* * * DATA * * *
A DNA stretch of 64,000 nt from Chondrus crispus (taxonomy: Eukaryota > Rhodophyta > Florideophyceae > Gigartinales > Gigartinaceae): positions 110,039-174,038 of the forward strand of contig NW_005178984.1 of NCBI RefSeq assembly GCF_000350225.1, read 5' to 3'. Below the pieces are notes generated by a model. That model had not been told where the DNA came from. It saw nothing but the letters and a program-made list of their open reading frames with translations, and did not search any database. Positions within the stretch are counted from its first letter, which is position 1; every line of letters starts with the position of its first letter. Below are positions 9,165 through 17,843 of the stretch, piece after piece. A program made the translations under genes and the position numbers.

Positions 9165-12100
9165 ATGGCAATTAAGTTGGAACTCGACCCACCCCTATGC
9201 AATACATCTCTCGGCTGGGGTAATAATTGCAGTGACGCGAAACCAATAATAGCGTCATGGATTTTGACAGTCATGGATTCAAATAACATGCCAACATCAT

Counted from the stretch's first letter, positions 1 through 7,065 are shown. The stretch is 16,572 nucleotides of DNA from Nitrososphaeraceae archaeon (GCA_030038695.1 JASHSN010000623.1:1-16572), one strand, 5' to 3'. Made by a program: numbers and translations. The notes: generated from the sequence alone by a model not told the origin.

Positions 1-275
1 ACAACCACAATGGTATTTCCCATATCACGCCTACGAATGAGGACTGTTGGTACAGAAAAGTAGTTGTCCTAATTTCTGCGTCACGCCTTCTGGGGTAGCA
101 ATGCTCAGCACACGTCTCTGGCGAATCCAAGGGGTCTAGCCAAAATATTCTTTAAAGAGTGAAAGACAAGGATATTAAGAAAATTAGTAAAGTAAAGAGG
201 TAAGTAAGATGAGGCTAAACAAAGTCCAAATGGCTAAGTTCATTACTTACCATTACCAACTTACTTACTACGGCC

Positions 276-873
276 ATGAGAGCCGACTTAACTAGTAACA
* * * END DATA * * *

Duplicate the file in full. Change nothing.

A DNA stretch of 64,000 nt from Chondrus crispus (taxonomy: Eukaryota > Rhodophyta > Florideophyceae > Gigartinales > Gigartinaceae): positions 110,039-174,038 of the forward strand of contig NW_005178984.1 of NCBI RefSeq assembly GCF_000350225.1, read 5' to 3'. Below the pieces are notes generated by a model. That model had not been told where the DNA came from. It saw nothing but the letters and a program-made list of their open reading frames with translations, and did not search any database. Positions within the stretch are counted from its first letter, which is position 1; every line of letters starts with the position of its first letter. Below are positions 9,165 through 17,843 of the stretch, piece after piece. A program made the translations under genes and the position numbers.

Positions 9165-12100
9165 ATGGCAATTAAGTTGGAACTCGACCCACCCCTATGC
9201 AATACATCTCTCGGCTGGGGTAATAATTGCAGTGACGCGAAACCAATAATAGCGTCATGGATTTTGACAGTCATGGATTCAAATAACATGCCAACATCAT

Counted from the stretch's first letter, positions 1 through 7,065 are shown. The stretch is 16,572 nucleotides of DNA from Nitrososphaeraceae archaeon (GCA_030038695.1 JASHSN010000623.1:1-16572), one strand, 5' to 3'. Made by a program: numbers and translations. The notes: generated from the sequence alone by a model not told the origin.

Positions 1-275
1 ACAACCACAATGGTATTTCCCATATCACGCCTACGAATGAGGACTGTTGGTACAGAAAAGTAGTTGTCCTAATTTCTGCGTCACGCCTTCTGGGGTAGCA
101 ATGCTCAGCACACGTCTCTGGCGAATCCAAGGGGTCTAGCCAAAATATTCTTTAAAGAGTGAAAGACAAGGATATTAAGAAAATTAGTAAAGTAAAGAGG
201 TAAGTAAGATGAGGCTAAACAAAGTCCAAATGGCTAAGTTCATTACTTACCATTACCAACTTACTTACTACGGCC

Positions 276-873
276 ATGAGAGCCGACTTAACTAGTAACA